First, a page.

Ex-squatter camps next to John Constable’s grave in Hampstead cemetery
13:00 13 June 2014
Â© Nigel Sutton email firstname.lastname@example.org
A homeless man who was thrown out of Hampstead’s former police station was allowed to take refuge in a graveyard famed for its illustrious dead – after pitching a tent right next to John Constable’s tomb.
The St John-at-Hampstead Churchyard attracts visitors from far and wide as the last resting place of some of our best-known painters, performers and poets, from Romantic artist Constable to comedian Peter Cook and Morning Has Broken writer Eleanor Farjeon.
But in recent weeks it has also been home to the living, after a homeless artist and former stage actor set up camp.
Michael Dickinson, 64, moved into the cemetery after being evicted from the redundant police station in Rosslyn Hill on May 2, where he was squatting for two weeks.
He said: “The other squatters went to new premises in North Acton, but after sleeping in a cardboard box over Christmas and New Year in Camden Town, followed by evictions from three different squats thereafter, I was feeling rather tired, and having found a tent and sleeping bag, the quiet of the graveyard was a very pleasant change.”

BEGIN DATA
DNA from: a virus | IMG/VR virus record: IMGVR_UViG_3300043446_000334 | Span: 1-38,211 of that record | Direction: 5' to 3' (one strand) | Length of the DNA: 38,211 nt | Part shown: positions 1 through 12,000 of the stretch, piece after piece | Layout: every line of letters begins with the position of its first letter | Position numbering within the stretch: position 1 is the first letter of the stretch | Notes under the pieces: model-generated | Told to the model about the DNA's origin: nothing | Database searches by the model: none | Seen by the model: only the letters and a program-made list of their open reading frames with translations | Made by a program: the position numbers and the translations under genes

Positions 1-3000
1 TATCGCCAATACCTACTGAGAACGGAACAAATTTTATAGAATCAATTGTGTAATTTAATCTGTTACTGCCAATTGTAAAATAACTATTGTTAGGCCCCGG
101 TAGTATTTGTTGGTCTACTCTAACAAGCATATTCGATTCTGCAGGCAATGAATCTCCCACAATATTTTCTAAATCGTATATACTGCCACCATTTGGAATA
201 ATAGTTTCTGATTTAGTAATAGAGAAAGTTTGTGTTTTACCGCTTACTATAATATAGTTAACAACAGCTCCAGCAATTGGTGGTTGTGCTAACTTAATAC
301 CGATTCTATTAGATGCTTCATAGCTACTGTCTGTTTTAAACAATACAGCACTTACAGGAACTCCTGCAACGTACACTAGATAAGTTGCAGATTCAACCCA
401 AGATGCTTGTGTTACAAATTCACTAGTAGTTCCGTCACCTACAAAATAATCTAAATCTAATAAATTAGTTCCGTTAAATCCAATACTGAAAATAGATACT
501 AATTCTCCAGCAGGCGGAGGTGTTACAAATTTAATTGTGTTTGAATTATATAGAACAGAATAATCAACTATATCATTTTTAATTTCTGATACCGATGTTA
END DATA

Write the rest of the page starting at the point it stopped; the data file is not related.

Former actor Mr Dickinson, who once starred opposite Simon Callow in a two-person stage play, was left to his own devices by the church during his five-week stay, although staff did alert Camden Council to his situation.
On Monday, he finally took down the tent after the council offered him a room at the Arlington House hostel, Arlington Road, Camden Town.
“It’s good to have a bed and roof over my head,” he said. “I enjoyed the quiet and birdsong and the church bell chiming every hour, but the tent was cramped and squirrels gnawed three holes in the fabric trying to get to my food.
“It also got very damp during the rainy weather.”
Mr Dickinson became homeless after being banned from Turkey last winter, where he had lived for the best part of three decades after relocating from Belsize Park in the mid-1980s, for shouting a political slogan at police.
Katherine Reed, parish administrator at St John-at-Hampstead, in Church Row, Hampstead, said it was the first time someone has camped next to Constable’s grave.
“We do get people sleeping in the churchyard, although it’s not as common as it used to be,” she said.
“The tent was bright red and right next to Constable. This is not normal – normally they try to hide themselves a little bit.
“It’s not something we want to continue, but we want people to move to a better place – we don’t just want to chase them off.”